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New insight into the Sun's mysterious quiet period

Sonograms of the Sun explain mystery of the missing sunspots.
Provided by the American Astronomical Society, Washington, D.C.
Sunspots
The sun features a few large sunspots in this SOHO image.
SOHO/MDI
June 17, 2009
Scientists from the National Solar Observatory (NSO) in Tucson, Arizona, have discovered that a solar jet stream deep inside the Sun is migrating slower than usual through the star's interior, giving rise to the current lack of sunspots and low solar activity. The group is presenting their findings this week at the meeting of the Solar Physics Division of the American Astronomical Society (AAS/SPD).

The Sun normally undergoes an 11-year cycle of magnetic activity related to sunspots, solar flares, and the interplanetary storms called coronal mass ejections (CMEs). The current "solar minimum" quiet period has been unusually long and deep, confounding scientists who hope to understand the origins of space weather and the Sun's magnetic field.

Rachel Howe and Frank Hill, both of the NSO, used long-term observations from the NSO's Global Oscillation Network Group (GONG) facility to detect and track an east-to-west jet stream, known as the torsional oscillation, at depths of about 600 to 4,300 miles (1,000 to 7,000 kilometers) below the surface of the Sun. The Sun generates new jet streams near its poles every 11 years. The streams migrate slowly, over a period of 17 years, to the equator and are associated with the production of sunspots once they reach a critical latitude of 22°.

Howe and Hill found that the stream associated with the new solar cycle has moved sluggishly, taking 3 years to cover a 10° range in latitude compared to 2 years for the last solar cycle, but has now reached the critical latitude. The current solar minimum has become so long and deep, some scientists have speculated the Sun might enter a long period with no sunspot activity at all. The new result shows that the Sun's internal magnetic dynamo continues to operate and heralds the beginning of a new cycle of solar activity.

"It is exciting to see that just as this sluggish stream reaches the usual active latitude of 22°, a year late, we finally begin to see new groups of sunspots emerging at the new active latitude," said Hill. Since the current minimum is now 1 year longer than usual, Howe and Hill conclude that the extended solar minimum phase may have resulted from the slower migration of the flow.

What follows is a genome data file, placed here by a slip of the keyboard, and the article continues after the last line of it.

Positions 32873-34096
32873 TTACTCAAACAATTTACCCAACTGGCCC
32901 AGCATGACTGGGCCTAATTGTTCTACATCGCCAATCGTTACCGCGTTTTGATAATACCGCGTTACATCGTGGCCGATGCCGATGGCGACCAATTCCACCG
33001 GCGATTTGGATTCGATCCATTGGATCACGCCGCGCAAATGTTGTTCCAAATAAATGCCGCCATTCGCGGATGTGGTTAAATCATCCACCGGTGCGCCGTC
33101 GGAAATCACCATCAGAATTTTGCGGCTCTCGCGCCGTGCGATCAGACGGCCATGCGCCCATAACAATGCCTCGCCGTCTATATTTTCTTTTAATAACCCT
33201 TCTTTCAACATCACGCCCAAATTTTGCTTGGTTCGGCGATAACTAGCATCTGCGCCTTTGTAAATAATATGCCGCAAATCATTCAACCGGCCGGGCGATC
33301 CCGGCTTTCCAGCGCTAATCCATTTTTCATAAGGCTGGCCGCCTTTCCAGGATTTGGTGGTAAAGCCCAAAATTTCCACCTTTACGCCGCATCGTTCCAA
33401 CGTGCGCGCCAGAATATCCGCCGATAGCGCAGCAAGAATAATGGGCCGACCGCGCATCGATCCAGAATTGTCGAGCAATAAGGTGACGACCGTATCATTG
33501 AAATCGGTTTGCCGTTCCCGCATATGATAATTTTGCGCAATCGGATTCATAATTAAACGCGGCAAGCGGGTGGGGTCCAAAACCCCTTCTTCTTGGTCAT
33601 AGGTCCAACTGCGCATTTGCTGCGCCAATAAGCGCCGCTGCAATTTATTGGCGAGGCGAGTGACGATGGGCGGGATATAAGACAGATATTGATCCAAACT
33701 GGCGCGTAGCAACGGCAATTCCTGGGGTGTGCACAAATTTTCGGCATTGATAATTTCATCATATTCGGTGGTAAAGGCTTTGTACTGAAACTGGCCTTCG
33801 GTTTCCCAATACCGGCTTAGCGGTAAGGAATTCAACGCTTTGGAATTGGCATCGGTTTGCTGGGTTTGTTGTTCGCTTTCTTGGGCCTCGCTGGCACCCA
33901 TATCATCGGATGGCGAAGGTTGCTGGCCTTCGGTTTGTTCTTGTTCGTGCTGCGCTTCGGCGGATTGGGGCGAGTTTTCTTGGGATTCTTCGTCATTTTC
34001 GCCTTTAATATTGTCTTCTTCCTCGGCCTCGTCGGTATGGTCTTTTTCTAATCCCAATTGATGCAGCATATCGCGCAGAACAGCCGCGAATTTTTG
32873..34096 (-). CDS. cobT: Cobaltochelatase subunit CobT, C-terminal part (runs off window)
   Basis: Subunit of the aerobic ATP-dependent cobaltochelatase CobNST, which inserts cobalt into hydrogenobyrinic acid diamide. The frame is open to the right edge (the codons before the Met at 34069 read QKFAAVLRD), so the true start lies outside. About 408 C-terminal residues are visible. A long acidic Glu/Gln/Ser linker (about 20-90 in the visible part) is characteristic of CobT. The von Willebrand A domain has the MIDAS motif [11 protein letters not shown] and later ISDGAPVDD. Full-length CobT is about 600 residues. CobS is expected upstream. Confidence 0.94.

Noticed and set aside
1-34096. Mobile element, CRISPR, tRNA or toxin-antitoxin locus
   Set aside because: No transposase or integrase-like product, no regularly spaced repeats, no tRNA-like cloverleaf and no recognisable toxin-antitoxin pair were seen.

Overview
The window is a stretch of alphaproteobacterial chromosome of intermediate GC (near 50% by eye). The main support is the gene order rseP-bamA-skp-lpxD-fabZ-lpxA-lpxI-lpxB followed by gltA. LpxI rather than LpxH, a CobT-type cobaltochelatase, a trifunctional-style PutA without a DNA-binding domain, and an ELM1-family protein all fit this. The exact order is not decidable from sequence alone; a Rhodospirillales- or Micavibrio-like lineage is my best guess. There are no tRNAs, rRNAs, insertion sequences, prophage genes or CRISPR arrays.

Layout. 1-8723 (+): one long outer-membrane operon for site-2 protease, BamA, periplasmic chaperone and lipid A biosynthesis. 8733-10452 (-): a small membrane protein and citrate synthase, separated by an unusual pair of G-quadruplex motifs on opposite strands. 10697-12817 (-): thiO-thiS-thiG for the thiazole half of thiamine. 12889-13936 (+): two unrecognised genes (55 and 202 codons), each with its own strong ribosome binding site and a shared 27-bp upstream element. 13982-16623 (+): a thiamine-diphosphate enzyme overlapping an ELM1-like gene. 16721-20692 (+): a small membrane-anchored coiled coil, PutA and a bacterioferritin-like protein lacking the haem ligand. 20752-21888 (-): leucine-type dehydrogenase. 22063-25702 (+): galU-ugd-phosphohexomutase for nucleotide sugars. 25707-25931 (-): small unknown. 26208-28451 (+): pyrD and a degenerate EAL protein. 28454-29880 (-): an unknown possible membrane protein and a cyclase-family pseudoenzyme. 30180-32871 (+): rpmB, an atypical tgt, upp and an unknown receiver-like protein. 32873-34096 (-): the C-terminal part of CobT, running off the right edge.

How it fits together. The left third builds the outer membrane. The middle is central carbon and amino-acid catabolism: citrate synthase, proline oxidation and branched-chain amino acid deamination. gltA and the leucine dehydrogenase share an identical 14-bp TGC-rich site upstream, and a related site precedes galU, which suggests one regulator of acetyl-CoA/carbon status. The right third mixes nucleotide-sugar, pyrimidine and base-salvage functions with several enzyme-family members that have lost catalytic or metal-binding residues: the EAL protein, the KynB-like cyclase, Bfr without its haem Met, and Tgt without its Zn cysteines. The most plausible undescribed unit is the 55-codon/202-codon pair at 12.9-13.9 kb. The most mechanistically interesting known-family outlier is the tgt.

GONG and its sister instrument SOHO/MDI measure sound waves on the surface of the Sun. Scientists can use the sound waves to probe structures deep in the interior of the star, in a process analogous to a sonogram in a medical office. "Using the global sound wave inversions, we have been able to reveal the intimate connection between subtle changes in the Sun's interior and the sunspot cycle on its surface," said Hill.

"This is an important piece of the solar activity puzzle," said Dean Pesnell, of NASA's Goddard Space Flight Center in Greenbelt, Maryland. "It shows how flows inside the Sun are related to the creation of solar activity and how the timing of the solar cycle might be produced. None of the forecasting research groups predicted the current long extended delay in the new cycle. There is a lot more to learn in order to understand how the Sun creates magnetic fields."

The new science of helioseismology, enabled by instruments such as the ground-based GONG, the Michelson Doppler Imager aboard the SOHO spacecraft, and NASA's planned Solar Dynamics Observatory, has revolutionized understanding of the solar interior. "While the surface effects of the Sun's torsional oscillations have been observed for some time, understanding of the dynamo and the origin of sunspots depend on measurements of the solar interior that are only possible with helioseismic techniques," said Hill.
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